Trump to May: “Missed You in New York!”

Thursday, October 13th, 2016

Published 2 years ago -

Good morning, to the Right Honorable Prime Minister Madam Theresa May,

I’m incredibly sorry to have missed you when you were in New York, but I was somewhere in what I call flyover country. This is a huge, huge country, but I would have flown to New York in a heartbeat if I’d known you were in my town. I really wanted to meet you because we’re both Right, with a capital R and I’m also Honorable. Millions of American voters agree with my Right statements and have made me Honorable by voting for me in the Primaries. Primaries are incredibly important in showing our fellow citizens what they really want in our White House. Scores of millions have voted for me in those. The Primaries are actually more essential than the election itself. They’re the true voice of the people. The election is just window dressing. Believe me! You were Right to keep the monarchy and I congratulate you for your good ideas, which are exactly like mine. Our countries, Right or Dead Wrong!

I did send you an Email, but it bounced back. I have some careless, clueless staff, who will be immediately be fired. Given the sack, as they told me is the Right way to say that in the UK. I’ve wondered what would be in the sack, and hoped you might tell me when we meet. I can pop over any time after November 8th. My 747 can cross the pond in less time than it takes to say Bob’s your uncle. Maybe you’ll tell me what that means too.

The first thing I want to ask is why you’re willing to work with people who voted to stay in the European Union. I think in that case, you were on the Dead Wrong side. I really want to persuade you to agree with the Brexit leavers, and keep Great Britain British forever. That would make it great again, as it was when it when The British Empire included India and China as well as a lot of unimportant real estate.  I’m glad to know that you never adopted that Euro. Your old pounds are better by far. That shows me that you’re not only Right but genuinely conservative, as I am.

I’m sending this letter posted to the address one of my smarter staff members found. 10 Downing Street, Westminster, London, SW1A 2AA. UK wasn’t in that, but I added it just to be sure my letter reaches you.

I saw that you share your office with the First Lord of the Treasury. You shouldn’t have to do that as The Right Honorable Prime Minister. You certainly should have a private office suite and definitely not have to live over the shop. I’d immediately see to that if I were The Right Honorable Prime Minister Theresa May. Just one more thing. Shall I pronounce the H in Theresa?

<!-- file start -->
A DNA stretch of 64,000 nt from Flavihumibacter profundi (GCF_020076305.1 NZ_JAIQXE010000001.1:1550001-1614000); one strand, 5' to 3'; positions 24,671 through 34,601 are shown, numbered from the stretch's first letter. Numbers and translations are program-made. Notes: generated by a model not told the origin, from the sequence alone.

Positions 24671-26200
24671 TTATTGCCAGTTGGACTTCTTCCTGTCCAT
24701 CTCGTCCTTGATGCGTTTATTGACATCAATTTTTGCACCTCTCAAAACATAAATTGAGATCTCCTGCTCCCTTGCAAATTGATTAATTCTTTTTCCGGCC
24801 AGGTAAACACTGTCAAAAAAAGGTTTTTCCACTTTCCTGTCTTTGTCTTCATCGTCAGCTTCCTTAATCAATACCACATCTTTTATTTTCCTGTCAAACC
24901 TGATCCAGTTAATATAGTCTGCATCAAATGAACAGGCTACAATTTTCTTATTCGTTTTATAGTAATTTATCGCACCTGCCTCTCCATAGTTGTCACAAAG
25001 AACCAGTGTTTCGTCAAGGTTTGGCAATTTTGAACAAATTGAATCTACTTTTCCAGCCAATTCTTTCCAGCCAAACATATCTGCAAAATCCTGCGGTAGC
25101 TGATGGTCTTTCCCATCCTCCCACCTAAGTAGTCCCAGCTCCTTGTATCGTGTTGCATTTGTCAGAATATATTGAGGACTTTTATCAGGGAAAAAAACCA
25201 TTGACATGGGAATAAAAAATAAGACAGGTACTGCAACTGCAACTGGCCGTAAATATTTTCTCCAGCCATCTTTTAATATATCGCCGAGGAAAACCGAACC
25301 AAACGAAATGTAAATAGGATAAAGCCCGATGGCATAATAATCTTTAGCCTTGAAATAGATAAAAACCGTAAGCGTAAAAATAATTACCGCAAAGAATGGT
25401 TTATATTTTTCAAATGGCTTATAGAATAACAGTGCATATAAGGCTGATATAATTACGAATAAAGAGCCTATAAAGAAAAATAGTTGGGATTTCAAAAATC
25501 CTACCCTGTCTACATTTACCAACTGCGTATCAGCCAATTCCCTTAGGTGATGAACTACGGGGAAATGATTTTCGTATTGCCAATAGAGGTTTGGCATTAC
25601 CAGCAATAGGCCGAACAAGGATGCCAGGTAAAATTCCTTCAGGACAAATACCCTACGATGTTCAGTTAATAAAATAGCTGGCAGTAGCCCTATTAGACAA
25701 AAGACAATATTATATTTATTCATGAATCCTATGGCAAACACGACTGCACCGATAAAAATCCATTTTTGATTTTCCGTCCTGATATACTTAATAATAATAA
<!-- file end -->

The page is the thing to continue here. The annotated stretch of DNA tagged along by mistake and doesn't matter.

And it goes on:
Yours truly,

The  Right Honorable Candidate,

Donald J. Trump


Good Morning,

We have sent you the form letter to all who post mail to this office. Fifteen hundred people work at Parliament, many engaged to respond to legitimate enquiries. Your missive does not fit that category for the following reasons:

  1. You have misspelled “honorable” The correct spelling is “honourable”.
  2. “The Right Honourable” form of address has nothing whatever to do with one’s political views. The term means “to a great extent or degree” and is applied to certain members of the nobility, The Privy Council, and to people of significant accomplishment in government, the military services, the learned professions and to those deserving of high esteem. In this century, it is not used when speaking to those persons.  It is also used to distinguish government documents from ordinary mail. One finds it on envelopes and folders. It can also be an adverb, as in “The suspect is rightly known as a terrorist”.


  1. This office does not accept “pop in“ visits. Appointments must be made well in advance and approved by several parliamentary departments
  2. Close to half a million Britons opposed entry into the UK by the signer of the letter submitted. This rejection is a national security measure. We are highly wary of those who misspell English words and mention fire, fired or firing. Moreover, the letter is obviously written in code. No English person would adopt as a surname a word the Second Edition of Webster’s New International dictionary clearly defines as “fraud; deceit, trickery; of no value; rubbish; nonsense. The Oxford Dictionary of the English Language is even more fascinating, tracing the word back to its semi-scatological Middle English origin. As you say in the US, check it out!



The Office of Prime Minister May

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